Study on bystander behaviour during cardiac arrest receives SSHRC funding
March 19, 2021
Dr. Megan Shore has first hand experience in being an unexpected witness to someone experiencing cardiac arrest. Dr. Shore’s interest in bystanderism began after her husband, Dr. Scott Kline of St. Jerome’s University, suffered a heart attack that led to cardiac arrest after a 50 km bike ride in June 2018. During that time, one of their neighbours, Dr. Anisa Mnyusiwalla, a physician, arrived and performed CPR until EMS arrived.
“I knew I was beyond fortunate. I knew I needed to use the experience to help others navigate this traumatic experience and help build up community support for families who go through this,” says Dr. Shore.
Her experience has led to a study that has received a Social Sciences and Humanities Research Council (SSHRC) Partnership Engagement Grant, COVID-19 Special Initiative, in the amount of $25,000. Dr. Shore is the Principal Investigator on a project “Collateral Impact of COVID-19 on Bystanderism: How does a Pandemic Change People’s Willingness to Help?” At King’s, she is also an Associate Professor in the Social Justice and Peace Studies program.
An out-of-hospital cardiac arrest (OCHA) is an electrical malfunction that stops the heart from beating. A person who experiences an OHCA will collapse and be unresponsive, and within five minutes brain damage and death will follow if circulation is not restored. An OHCA occurs every 14 minutes in Canada, usually in a public place like a mall, a gym, a nightclub, at home or on the street. Only 6% of people who have an OHCA survive because a “bystander” steps to perform life-saving resuscitation (CPR) until the emergency services arrive. This doubles the chances for survival, however only 35% of people who witness an OCHA will step in.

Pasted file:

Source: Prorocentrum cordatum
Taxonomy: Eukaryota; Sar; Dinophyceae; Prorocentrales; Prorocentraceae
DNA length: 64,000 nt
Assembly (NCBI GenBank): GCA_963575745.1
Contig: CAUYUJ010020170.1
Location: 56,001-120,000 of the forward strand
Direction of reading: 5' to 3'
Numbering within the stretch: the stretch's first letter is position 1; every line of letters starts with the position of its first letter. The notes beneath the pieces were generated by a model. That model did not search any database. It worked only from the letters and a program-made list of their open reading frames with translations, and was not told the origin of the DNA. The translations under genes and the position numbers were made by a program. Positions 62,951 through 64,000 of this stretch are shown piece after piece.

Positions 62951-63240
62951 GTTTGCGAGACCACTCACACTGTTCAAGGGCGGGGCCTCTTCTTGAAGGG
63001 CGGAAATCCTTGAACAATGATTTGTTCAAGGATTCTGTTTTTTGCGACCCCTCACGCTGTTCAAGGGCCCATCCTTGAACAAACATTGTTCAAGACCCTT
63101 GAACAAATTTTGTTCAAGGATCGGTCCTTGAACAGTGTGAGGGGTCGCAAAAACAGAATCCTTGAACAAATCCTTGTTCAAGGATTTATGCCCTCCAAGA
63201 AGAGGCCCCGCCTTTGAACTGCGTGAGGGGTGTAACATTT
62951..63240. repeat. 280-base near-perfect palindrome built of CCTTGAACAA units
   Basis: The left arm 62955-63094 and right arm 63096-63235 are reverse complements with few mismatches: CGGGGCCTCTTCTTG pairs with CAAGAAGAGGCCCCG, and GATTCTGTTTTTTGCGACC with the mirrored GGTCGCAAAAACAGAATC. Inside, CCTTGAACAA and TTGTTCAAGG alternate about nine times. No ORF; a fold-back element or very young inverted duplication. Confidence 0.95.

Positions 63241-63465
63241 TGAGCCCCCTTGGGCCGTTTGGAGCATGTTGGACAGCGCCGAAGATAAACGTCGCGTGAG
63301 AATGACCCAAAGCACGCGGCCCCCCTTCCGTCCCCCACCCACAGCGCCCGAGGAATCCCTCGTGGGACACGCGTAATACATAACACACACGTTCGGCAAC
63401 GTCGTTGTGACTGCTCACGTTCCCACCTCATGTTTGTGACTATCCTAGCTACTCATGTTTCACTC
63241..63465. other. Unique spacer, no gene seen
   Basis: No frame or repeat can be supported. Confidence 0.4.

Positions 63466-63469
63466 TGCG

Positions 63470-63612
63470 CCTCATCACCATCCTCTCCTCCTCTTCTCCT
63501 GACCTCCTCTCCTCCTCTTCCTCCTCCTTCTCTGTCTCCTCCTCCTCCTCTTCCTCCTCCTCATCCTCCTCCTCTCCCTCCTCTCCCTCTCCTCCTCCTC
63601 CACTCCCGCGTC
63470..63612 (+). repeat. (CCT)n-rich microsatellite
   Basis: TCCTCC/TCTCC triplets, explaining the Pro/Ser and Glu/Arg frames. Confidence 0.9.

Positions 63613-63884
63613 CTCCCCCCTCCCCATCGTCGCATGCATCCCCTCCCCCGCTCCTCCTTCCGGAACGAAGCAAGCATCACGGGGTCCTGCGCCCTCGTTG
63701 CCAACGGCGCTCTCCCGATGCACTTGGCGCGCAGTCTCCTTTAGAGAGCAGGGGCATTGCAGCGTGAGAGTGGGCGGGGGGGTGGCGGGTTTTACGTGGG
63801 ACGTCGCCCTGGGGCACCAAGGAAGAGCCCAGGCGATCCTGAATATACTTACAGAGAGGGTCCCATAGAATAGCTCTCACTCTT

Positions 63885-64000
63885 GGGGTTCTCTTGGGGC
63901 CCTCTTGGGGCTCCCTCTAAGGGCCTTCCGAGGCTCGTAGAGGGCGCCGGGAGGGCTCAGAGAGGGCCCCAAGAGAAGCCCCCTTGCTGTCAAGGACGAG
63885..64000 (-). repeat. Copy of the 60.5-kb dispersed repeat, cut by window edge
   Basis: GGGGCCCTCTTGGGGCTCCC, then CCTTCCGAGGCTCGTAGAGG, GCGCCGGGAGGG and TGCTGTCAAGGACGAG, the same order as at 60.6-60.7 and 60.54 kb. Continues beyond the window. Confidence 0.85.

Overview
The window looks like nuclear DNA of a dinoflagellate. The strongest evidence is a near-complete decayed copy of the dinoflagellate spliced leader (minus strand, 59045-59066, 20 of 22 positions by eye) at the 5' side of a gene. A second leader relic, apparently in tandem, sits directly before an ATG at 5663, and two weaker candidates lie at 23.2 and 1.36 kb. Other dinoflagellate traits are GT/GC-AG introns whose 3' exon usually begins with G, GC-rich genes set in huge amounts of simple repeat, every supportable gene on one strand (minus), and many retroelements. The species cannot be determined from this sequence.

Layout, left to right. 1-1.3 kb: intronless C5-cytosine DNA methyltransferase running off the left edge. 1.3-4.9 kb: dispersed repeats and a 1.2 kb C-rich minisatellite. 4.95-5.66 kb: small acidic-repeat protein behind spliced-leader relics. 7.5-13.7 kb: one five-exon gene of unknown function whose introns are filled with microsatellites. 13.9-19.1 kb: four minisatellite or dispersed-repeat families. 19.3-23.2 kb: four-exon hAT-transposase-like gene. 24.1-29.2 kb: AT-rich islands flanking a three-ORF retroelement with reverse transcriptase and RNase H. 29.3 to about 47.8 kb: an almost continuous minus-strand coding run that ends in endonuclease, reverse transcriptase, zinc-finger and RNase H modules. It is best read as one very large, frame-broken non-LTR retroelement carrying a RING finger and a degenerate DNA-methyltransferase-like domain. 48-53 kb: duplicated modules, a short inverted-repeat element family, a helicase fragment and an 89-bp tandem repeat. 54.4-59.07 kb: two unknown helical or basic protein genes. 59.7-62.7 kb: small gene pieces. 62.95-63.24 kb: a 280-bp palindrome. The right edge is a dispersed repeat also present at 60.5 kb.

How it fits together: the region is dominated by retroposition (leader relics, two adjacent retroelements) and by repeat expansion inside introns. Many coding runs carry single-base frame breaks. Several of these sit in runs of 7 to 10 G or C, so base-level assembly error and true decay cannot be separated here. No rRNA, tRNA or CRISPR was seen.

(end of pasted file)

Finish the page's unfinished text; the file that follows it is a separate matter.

“We want to see what perceptions regarding bystander intervention are during, and after, a global pandemic. Our intention is to better understand how people think about their response to an emergency during, and following, a global pandemic situation,” says Dr. Shore.
The study addresses how to balance the need for life-saving resuscitation by a bystander during a public emergency with physical distance guidelines in place to stop transmission of COVID-19 and the fear of transmission of COVID-19. The two guiding research questions are: a) What collateral impact does COVID-19 pose to encouraging bystanderism, and b) what ethical implications does COVID-19 pose for prosocial behaviour?
In addition to Dr. Shore, the team will also include:
- Dr. Katie Dainty (co-lead) - the Research Chair in Patient-Centred Outcomes at North York General Hospital, an Assistant Professor in the Institute of Health Policy, Management and Evaluation (IHPME) and an Associate Member of the School of Graduate Studies at University of Toronto.
- Dr. Scott Kline – a Christian Social Ethics, faculty member of St. Jerome's University, and, starting in August 2021, the first Visiting Scholar in Ethics for St. Mark’s College at the University of British Columbia and Providence Health Care.
- Dr. Steve Brooks - a Clinician-Scientist and Emergency Physician in the Department of Emergency Medicine at Queen’s University and the Li Ka Shing Knowledge Institute of the Keenan Research Centre at St. Michael’s Hospital in Toronto.
The project is in partnership with the Heart and Stroke Foundation of Canada (HSFC), which has committed vast amounts of programmatic and research funding to increase the role of the bystander in OHCAs, particularly in terms of augmented dispatcher-assisted CPR (DACPR) and CPR education programs for laypersons across the country. However, with COVID-19, the important gains that have been made in increased bystander intervention in an OHCA are now at significant risk of plummeting with the fears of the transmission of COVID-19. The goal is to see if CPR training of bystanders needs to change to address COVID and post-COVID pandemic fear.